Meyerson, L. A., Saltonstall, K., Windham, L., Kiviat, E., and Findlay, S. 2000. A comparison of Phragmites australis in freshwater and brackish marsh environments in North America. Wetl. Ecol. Manag 8:89103.CrossRefGoogle Scholar
Meyerson, L. A., Viola, D., and Brown, R. 2009b. Hybridization of invasive Phragmites australis with a native subspecies in North America. Biol. Invasions. DOI 10.1007/s10530-009-9434-3.CrossRefGoogle Scholar
Meyerson, L. A. 2010. Databases. In Simberloff, D. and Rejmanek, M. eds. Encyclopedia of Invasive Species. Berkeley University of California Press. In press.Google Scholar
[NISC] National Invasive Species Council 2001. National Invasive Species Management Plan. Scholar
[NISC] National Invasive Species Council 2003. General Guidelines for the Establishment and Evaluation of Invasive Species Early Detection and Rapid Response Systems. Version 1. Washington, DC National Invasive Species Council. 16 p.Google Scholar
Patten, D., Rouse, L., and Stromberg, J. 2008. Isolated wetlands in the Great Basin and Mojave Deserts, USA: potential response of vegetation to groundwater withdrawal. Environ. Manag 41:398413.Google Scholar
Pellegrin, D. and Hauber, D. P. 1999. Isozyme variation among populations of the clonal species, Phragmites australis (Cav.) Trin. ex Steudel. Aquat. Bot 63:241259.Google Scholar
Pinkava, D. J. 1979. Vegetación and flora of the Bolsón of Cuatro Cienegas region, Coahuila, México: i. Boletin de la Sociedad Botánica de México 38:3573.Google Scholar
Plants database 2010., Accessed April 2010.Google Scholar
Saltonstall, K. 2002. Cryptic invasion of a non-native genotype of the common reed, Phragmites australis, into North America. Proc. Natl. Acad. Sci. U. S, A 99:24452449.Google Scholar
Saltonstall, K. 2003a. Genetic variation among North American populations of Phragmites australis: implications for management. Estuaries 26:445452.Google Scholar
Saltonstall, K. 2003b. Microsatellite variation within and among North American lineages of Phragmites australis . Mol. Ecol 12:16891702.CrossRefGoogle ScholarPubMed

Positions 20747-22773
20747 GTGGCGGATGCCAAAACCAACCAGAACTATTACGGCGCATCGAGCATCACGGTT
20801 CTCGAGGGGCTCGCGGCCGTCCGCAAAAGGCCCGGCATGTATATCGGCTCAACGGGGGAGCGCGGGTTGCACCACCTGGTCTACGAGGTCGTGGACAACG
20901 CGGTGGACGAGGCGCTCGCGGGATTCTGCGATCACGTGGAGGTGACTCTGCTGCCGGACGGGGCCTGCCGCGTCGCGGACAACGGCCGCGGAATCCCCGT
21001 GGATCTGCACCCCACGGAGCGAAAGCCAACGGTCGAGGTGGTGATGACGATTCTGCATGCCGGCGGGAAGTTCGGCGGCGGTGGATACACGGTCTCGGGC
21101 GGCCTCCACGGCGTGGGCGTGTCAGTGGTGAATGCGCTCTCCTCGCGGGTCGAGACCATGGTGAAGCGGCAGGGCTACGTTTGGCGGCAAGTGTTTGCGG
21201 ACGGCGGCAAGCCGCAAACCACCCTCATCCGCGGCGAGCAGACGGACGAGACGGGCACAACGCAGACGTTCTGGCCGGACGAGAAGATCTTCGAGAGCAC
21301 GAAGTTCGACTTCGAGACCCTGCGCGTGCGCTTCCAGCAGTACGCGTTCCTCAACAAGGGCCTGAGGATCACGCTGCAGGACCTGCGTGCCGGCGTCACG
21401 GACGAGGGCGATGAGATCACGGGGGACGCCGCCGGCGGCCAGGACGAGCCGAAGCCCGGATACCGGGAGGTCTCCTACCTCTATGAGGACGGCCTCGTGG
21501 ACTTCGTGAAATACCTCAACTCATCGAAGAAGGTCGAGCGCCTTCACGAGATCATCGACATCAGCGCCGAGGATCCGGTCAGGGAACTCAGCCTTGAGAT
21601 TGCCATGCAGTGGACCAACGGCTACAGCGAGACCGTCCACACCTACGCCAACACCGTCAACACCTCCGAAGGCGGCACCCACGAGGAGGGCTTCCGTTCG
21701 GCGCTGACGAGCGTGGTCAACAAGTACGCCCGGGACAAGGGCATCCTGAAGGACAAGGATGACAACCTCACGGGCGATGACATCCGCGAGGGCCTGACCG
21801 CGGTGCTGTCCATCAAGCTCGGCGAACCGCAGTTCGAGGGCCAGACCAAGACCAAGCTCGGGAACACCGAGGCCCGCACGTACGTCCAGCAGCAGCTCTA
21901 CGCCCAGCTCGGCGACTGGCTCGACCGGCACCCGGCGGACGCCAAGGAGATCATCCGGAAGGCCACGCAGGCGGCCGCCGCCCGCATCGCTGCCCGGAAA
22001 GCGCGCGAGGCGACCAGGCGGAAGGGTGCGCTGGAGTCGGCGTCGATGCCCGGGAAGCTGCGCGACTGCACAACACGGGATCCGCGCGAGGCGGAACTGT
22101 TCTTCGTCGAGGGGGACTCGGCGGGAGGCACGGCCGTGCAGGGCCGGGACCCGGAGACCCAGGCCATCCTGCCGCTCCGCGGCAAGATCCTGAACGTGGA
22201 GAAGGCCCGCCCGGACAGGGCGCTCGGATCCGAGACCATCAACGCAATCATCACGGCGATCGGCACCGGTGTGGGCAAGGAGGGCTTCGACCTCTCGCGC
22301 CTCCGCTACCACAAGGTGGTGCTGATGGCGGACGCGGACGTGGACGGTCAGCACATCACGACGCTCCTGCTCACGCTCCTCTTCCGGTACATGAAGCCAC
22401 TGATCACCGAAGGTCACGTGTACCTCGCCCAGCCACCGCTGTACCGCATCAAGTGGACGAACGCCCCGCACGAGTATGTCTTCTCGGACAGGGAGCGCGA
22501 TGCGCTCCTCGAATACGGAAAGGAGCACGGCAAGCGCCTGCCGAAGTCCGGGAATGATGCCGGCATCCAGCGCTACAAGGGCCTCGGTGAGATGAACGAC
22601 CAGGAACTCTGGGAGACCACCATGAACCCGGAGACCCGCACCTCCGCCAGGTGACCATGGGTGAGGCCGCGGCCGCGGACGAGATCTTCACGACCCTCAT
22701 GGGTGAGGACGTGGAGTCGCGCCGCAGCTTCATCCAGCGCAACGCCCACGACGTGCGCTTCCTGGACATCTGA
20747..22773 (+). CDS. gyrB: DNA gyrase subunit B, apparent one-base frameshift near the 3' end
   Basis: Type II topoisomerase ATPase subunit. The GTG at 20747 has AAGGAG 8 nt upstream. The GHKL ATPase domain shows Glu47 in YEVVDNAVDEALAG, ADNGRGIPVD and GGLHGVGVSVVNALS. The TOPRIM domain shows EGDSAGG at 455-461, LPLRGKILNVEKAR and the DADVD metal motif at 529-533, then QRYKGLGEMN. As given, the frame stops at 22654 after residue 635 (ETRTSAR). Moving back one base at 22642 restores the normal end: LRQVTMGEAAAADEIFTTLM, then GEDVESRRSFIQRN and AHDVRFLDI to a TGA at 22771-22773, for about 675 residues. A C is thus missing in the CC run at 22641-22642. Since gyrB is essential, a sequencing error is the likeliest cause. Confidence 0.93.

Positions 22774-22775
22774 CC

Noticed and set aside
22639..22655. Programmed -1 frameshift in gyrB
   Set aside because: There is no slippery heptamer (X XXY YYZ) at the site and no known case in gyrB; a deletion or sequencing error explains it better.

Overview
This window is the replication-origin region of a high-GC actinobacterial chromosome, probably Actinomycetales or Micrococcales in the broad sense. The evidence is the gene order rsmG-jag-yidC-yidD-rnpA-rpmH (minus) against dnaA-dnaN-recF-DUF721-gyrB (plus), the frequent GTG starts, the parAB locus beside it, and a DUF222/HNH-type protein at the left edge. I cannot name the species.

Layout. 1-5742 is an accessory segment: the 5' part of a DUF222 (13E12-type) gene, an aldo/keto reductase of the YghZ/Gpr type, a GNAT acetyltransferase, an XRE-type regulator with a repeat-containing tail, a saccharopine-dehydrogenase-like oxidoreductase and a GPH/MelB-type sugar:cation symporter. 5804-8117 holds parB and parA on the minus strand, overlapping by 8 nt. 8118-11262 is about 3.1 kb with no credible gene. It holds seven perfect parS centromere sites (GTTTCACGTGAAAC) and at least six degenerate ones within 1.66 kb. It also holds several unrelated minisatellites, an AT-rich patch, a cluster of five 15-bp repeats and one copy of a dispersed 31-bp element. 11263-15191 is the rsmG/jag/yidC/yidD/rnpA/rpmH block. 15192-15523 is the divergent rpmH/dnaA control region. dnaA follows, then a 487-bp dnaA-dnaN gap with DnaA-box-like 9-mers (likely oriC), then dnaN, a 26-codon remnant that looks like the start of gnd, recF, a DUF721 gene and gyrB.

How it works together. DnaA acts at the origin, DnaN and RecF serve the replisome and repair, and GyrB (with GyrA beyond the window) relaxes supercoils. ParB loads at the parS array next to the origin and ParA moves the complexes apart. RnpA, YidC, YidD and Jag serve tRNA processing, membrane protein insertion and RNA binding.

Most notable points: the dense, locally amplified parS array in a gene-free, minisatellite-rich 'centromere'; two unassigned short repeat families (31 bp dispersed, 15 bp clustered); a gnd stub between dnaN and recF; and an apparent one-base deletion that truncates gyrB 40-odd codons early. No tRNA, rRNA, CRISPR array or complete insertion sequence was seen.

Saltonstall, K. 2003c. A rapid method for identifying the origin of North American Phragmites populations using RFLP analysis. Wetlands 23:10431047.Google Scholar
Saltonstall, K., Peterson, P. M., and Soreng, R. 2004. Recognition of Phragmites australis subsp. americanus (Poaceae: Arundinaceae) in North America: evidence from morphological and genetic analyses. SIDA 21:683692.Google Scholar
Saltonstall, K., Lambert, A., and Meyerson, L. A. 2010. Genetics and reproduction of common (Phragmites australis) and giant reed (Arundo donax). Invasive Plant Sci. Manag 3:495505.CrossRefGoogle Scholar
Stanton, L. E. 2005. The establishment, expansion and ecosystem effects of Phragmites australis, an invasive species in coastal Louisiana. Ph.D dissertation. Baton Rouge, LA: Louisiana State University. 182 p.Google Scholar
Swearingen, J. and Saltonstall, K. 2010. Phragmites Field Guide: Distinguishing Native and Exotic Forms of Common Reed (Phragmites australis) in the United States. Plant Conservation Alliance, Weeds Gone Wild. Scholar
Tiner, R. W., Huber, I. J., Nuerminger, T., and Mandeville, A. L. 2003. An Inventory of Coastal Wetlands, Potential Restoration Sites, Wetland Buffers, and Hardened Shorelines for the Narragansett Bay Estuary. Hadley, MA U.S. Fish and Wildlife Service, Northeast Region. in cooperation with the University of Massachusetts-Amherst, the University of Rhode Island, and the Narragansett Bay Estuary Program. National Wetlands Inventory Cooperative Interagency Report. 40 p. plus appendices.Google Scholar
Washington State Department of Ecology 2010. Accessed April 5, 2010).Google Scholar
White, D. A., Hauber, D. P., and Hood, C. S. 2004. Clonal differences in Phragmites australis from the Mississippi River delta. Southeast. Nat 3:531544.Google Scholar